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From Ron <>
Subject [users@httpd] Suggestion: CDN using Etags
Date Mon, 12 Nov 2007 10:09:52 GMT

I'm not sure if this is the right place to bring this up or not, but I
couldn't think of a better place to start.  If I'm writing to the wrong
place, please let me know.

I've been thinking about the problem of content distribution, especially
with linux distros, and I wonder if I might have hit upon a possible
interim solution.

It would seem to me that Etags are used to decide if some particular
content is "unique" when web browsers decide whether or not they have a
current copy, and I presume that caching proxies (squid) might make use
of the tag too.

Normally, the tag is comprised of (as I understand), the inode number,
and other data likely to ensure that no other content on the web will
have the same id.

Well, what if the Etag were something like:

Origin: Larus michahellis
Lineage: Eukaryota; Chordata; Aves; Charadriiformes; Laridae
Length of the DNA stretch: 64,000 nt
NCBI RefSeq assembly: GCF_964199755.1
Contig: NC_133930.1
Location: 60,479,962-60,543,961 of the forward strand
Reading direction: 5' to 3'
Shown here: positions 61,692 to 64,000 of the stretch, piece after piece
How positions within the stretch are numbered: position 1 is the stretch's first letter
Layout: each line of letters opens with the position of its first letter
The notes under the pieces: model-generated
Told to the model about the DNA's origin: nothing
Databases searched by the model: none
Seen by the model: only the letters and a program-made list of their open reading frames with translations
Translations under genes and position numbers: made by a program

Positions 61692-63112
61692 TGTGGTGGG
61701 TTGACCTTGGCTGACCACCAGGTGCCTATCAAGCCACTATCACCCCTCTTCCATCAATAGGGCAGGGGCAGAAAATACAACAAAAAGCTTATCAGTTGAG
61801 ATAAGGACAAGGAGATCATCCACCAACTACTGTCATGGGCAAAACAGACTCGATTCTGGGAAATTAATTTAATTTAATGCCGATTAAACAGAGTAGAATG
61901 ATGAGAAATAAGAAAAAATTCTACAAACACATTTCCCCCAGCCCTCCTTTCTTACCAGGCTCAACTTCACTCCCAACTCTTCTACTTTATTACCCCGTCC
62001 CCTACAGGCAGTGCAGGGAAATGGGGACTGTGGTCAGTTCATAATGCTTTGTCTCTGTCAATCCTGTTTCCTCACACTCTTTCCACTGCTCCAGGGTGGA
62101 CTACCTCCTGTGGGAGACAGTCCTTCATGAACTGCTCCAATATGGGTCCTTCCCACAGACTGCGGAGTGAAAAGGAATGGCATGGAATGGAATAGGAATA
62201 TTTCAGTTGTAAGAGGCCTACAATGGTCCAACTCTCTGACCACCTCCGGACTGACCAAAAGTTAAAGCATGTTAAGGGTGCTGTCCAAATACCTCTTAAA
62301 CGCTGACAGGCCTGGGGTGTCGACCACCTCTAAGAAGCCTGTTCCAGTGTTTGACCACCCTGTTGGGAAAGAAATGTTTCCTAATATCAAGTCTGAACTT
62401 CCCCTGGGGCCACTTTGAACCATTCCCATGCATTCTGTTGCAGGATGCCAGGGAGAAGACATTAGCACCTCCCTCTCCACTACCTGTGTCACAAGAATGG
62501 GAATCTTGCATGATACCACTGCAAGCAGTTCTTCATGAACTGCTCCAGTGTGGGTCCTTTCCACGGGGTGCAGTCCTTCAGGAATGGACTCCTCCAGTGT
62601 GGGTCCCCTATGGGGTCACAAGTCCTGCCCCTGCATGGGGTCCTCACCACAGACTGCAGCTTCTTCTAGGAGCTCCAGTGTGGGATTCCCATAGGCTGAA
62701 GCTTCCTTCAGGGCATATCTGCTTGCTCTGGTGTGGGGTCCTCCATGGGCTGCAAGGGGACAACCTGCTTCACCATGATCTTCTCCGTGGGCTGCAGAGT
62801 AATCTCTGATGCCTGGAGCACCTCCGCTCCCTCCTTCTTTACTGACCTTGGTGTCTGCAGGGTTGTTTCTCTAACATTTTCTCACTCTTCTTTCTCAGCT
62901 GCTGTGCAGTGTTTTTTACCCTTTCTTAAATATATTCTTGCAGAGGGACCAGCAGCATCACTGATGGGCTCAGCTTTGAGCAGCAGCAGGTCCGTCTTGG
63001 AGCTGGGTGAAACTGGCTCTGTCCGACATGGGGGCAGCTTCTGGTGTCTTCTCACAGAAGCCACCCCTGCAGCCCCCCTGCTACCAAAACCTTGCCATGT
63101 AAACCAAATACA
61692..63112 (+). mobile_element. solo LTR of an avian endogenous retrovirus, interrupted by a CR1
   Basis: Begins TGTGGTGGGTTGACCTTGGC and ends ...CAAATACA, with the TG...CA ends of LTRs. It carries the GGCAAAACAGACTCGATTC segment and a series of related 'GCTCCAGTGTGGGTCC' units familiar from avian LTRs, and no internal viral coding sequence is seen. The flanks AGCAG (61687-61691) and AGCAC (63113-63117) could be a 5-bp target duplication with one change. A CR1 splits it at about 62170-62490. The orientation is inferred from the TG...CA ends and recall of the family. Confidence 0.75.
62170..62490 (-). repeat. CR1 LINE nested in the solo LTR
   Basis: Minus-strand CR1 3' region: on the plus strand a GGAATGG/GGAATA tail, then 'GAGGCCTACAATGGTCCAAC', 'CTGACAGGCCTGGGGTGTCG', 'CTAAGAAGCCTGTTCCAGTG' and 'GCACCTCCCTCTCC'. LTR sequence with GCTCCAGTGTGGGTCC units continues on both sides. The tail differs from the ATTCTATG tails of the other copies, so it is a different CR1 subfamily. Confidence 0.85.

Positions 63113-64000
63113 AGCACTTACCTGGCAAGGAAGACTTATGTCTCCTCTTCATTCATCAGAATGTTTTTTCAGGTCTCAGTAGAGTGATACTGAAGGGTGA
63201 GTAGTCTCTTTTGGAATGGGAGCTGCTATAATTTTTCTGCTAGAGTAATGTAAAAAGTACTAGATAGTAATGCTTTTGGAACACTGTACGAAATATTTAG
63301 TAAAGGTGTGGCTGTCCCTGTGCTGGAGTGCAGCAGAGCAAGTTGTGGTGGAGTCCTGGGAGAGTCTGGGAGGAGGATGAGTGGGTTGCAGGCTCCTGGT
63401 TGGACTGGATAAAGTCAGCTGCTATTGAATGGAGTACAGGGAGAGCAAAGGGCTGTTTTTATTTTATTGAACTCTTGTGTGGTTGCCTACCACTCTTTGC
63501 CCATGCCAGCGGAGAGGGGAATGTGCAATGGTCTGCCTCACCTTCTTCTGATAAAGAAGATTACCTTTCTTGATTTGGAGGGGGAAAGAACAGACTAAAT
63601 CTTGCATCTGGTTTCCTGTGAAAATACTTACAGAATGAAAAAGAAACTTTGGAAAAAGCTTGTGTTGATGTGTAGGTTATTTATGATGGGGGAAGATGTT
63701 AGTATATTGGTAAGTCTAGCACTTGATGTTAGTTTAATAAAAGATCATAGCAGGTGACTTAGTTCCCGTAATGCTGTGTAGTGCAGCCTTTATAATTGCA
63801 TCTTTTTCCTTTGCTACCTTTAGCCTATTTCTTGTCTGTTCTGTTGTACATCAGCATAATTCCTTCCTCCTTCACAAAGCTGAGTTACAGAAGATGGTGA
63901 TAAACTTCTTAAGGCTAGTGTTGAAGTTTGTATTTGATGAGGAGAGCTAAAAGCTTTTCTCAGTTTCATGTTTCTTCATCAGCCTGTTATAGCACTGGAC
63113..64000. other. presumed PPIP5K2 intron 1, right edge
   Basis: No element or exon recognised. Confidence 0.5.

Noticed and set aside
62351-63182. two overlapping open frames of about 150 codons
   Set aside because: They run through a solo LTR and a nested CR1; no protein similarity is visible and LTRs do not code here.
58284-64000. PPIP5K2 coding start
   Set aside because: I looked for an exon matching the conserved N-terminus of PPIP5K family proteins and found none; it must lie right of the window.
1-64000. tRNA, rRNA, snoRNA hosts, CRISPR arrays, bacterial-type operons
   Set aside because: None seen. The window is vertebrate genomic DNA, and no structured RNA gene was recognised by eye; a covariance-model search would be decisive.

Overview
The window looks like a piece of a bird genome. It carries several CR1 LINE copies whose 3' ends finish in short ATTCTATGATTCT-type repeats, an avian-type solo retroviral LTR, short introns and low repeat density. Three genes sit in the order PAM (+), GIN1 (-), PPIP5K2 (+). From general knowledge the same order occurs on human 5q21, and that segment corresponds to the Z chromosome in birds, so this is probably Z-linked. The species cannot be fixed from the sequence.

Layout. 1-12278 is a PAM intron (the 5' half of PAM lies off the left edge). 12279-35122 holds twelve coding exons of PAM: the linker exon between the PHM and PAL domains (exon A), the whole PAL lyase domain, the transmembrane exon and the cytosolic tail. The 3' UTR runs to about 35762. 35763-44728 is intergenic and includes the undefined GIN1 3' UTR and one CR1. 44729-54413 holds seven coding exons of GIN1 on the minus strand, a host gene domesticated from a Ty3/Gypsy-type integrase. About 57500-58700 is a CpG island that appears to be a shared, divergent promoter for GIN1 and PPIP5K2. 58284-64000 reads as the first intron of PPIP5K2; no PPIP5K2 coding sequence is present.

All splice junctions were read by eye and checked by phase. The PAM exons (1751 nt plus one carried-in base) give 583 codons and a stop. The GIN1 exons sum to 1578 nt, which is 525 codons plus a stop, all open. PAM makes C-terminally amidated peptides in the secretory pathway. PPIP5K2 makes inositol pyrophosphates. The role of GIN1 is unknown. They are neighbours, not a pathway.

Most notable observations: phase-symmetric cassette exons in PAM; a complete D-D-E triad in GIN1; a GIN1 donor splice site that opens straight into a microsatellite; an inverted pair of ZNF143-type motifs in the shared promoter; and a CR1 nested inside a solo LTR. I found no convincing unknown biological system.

As long as every http mirror of the data uses the same etag, caches from
_any_ mirror would be treated equally.

To compare this, I have squid setup locally.  It caches a lot, but when
I download from random mirrors, since the data doesn't come from the
same place, the cache's consider each source to be different data, even
if the application (yum, apt) doesn't.

It would seem that it wouldn't take a lot of work on the server (apache)
to make some kind of pattern based etag system possible, if it isn't

Then, the disto just needs to setup a server (i.e.,
which doesn't serve data, but metadata about the data itself, and
possibly mirror info too.

Then yum/apt might need some tweaks.

But it seems to me that you'd end up with an instant solution to flash
crowds, helpfully cached by whatever cache sat between the person
downloading the data, and the world.

I'm quite certain that there are better solutions that can be thought
up, and I've seen a few, but this seems like it might be immediately
do-able, with relatively few tweaks.  It wouldn't solve every problem,
and many would remain, but I wonder, I just wonder if this might not
make a good dent.

I should note that I'm just a linux user.  I'm not a guru.  I've been
involved with linux/bsd for many years, but I'm definately not an E.
Raymond, L. Torvalds, nor an rms.  Not even close. :)

Comments welcome.


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